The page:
What will be the major factors and trends that will define the automotive industry – and the impact of those trends on drivers and passengers – in 2020? Our international product marketing manager Erik Peters, director of marketing Gary Macdonald, and director of business development Rohith Pai, all weigh in with some of their biggest predictions for the year ahead for the automotive world.
Erik: Cars will become increasingly geared toward personalized user experiences.
The idea of what makes a car your car will start to take on new definitions in 2020. Making a car yours will go beyond simply just owning it, especially as car-sharing services like Zipcar continue to take off. Instead what will personalize the automotive experience is what the users are able to carry into the vehicle with them. For example, user profiles that store everything from an individual’s radio presets to in-cabin temperature preferences to an address book of contacts will all be curated via smartphone apps, ensuring that these personalized settings are easily carried over from one vehicle to the next, making any car immediately adaptable to the user’s tastes.
Perhaps the best example of this will be the digital key, which empowers drivers to use their phones as the key to their car – controlling the locks, ignition and infotainment settings from a single app – rather than a physical key fob. The first wave of these digital keys will begin hitting the market in the new year and lay the foundation for a more widespread adoption of digital keys in the years to come.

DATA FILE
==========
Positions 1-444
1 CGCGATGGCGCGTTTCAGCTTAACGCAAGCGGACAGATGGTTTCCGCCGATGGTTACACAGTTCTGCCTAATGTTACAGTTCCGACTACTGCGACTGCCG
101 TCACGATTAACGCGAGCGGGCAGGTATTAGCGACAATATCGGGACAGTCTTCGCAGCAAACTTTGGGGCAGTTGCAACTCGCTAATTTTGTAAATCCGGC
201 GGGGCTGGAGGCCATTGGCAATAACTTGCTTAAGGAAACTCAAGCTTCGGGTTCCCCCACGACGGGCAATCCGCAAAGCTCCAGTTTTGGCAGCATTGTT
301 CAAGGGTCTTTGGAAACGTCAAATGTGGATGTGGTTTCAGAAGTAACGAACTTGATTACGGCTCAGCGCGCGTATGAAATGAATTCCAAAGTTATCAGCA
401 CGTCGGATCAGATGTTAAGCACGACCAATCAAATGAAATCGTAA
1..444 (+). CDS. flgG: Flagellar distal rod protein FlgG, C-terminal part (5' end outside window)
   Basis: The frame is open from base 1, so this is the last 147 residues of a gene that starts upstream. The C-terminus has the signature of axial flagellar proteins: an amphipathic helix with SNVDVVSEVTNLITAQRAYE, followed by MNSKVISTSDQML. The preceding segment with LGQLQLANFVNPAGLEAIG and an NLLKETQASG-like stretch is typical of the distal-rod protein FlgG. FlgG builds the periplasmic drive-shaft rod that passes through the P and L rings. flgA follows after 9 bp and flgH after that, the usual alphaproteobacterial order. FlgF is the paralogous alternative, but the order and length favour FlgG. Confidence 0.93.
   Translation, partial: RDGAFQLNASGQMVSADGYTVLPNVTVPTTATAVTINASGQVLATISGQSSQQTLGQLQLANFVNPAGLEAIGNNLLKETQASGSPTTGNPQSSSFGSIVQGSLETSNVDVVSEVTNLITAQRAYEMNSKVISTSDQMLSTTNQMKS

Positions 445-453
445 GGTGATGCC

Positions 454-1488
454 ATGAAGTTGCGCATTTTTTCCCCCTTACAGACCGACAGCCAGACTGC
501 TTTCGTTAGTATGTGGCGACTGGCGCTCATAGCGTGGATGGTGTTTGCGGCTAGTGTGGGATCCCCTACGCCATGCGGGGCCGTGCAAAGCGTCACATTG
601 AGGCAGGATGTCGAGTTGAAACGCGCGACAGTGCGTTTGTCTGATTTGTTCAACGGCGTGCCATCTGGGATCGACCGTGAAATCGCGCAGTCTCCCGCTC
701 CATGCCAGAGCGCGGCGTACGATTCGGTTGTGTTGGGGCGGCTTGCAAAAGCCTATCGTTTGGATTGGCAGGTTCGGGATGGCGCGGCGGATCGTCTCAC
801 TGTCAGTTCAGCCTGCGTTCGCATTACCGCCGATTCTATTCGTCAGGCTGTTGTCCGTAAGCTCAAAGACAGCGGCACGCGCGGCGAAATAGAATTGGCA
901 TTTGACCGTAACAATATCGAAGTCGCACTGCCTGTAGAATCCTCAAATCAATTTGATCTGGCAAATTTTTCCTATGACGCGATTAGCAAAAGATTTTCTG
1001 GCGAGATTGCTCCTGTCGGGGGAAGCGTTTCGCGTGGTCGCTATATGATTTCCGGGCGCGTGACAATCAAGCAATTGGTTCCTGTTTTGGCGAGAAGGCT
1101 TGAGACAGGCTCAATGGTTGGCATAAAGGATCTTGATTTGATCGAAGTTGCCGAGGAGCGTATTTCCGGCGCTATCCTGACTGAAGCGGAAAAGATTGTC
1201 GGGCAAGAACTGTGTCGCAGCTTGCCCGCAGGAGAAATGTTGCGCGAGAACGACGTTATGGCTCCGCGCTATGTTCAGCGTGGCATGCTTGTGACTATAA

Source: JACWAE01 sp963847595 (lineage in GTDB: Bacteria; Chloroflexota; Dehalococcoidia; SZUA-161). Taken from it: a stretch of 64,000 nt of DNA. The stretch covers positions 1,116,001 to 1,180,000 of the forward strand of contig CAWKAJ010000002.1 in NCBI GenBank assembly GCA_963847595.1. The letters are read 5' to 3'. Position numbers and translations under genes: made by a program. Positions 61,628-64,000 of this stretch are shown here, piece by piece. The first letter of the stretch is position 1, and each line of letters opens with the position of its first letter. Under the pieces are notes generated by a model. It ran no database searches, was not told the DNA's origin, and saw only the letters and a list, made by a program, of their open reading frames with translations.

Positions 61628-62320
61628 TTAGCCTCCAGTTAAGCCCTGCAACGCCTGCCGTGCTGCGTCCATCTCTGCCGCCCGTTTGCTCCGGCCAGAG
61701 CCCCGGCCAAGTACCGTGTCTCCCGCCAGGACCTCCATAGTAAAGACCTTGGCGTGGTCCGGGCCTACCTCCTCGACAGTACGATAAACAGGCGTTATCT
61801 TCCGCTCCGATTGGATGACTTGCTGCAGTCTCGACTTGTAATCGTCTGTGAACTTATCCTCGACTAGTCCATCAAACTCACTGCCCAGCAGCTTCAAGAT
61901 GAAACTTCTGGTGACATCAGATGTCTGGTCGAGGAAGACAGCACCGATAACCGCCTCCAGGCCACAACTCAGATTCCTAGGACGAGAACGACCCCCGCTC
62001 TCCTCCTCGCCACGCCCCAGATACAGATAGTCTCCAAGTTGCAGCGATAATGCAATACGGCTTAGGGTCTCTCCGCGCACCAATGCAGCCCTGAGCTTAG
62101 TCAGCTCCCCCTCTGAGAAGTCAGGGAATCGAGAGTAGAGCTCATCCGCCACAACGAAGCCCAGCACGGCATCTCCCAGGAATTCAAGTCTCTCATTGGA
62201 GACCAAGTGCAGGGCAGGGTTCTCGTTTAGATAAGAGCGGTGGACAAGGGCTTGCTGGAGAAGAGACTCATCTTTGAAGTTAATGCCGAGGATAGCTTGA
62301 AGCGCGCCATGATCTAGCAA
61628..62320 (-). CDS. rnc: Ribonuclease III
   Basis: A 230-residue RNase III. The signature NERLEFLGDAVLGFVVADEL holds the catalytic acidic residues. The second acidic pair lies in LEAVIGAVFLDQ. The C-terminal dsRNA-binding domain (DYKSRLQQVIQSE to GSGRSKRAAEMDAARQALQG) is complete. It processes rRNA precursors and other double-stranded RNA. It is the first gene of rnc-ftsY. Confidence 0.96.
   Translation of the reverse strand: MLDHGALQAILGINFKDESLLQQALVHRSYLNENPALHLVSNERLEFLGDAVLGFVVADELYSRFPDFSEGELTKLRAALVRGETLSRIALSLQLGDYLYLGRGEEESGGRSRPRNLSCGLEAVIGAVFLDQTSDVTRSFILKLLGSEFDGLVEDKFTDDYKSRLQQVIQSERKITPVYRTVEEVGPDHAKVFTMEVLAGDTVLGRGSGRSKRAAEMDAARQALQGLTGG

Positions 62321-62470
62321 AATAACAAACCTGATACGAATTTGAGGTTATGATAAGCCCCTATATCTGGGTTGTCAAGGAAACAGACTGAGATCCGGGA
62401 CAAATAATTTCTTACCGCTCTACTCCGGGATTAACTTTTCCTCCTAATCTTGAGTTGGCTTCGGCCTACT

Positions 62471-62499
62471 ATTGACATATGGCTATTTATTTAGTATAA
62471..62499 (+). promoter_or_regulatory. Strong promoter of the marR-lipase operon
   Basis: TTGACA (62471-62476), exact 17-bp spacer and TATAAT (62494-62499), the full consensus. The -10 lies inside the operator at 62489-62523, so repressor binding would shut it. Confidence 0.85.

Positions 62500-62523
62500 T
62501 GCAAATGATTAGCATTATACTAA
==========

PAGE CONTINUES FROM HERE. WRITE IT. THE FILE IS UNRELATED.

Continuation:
Gary: 5G will drive connected cars into the mainstream.
Throughout 2019 we saw major service providers finally make inroads with their promise of delivering 5G capacity. This year we’ll see this service begin to creep more into major cities, and one of the biggest implications of that will be a more mainstream adoption of connected cars.
Connected vehicles need to be able to detect and interact with their surroundings in real-time – spanning everything from other cars on the road, to traffic lights and signs, to road hazards. The ability for car sensors to map out and collect data from this environment, and do so at the speed that a vehicle moves, requires the 1 millisecond low latency and 20GBps speeds that are only possible with 5G. As a result, the more 5G breaks into the mainstream, the more connected cars will emerge as an application for it.
Rohith: AI will transform the automotive experience inside and out.
In 2020 we will see AI become further integrated into the automotive experience – both inside and outside of the car. On the inside, this means applications like interactive virtual assistants, intelligent driver assurance systems and voice-enabled user interfaces that will change the way drivers and passengers interact with their vehicles.
On the outside, AI will be pivotal to the sensors, cameras and radars that are monitoring and reporting on driving conditions in real-time. AI enables the car to develop a contextual awareness in how it reacts to its surroundings. For instance, in the event that the vehicle detects an icy road, the AI would know to automatically engage its four-wheel drive in response in order to slow down.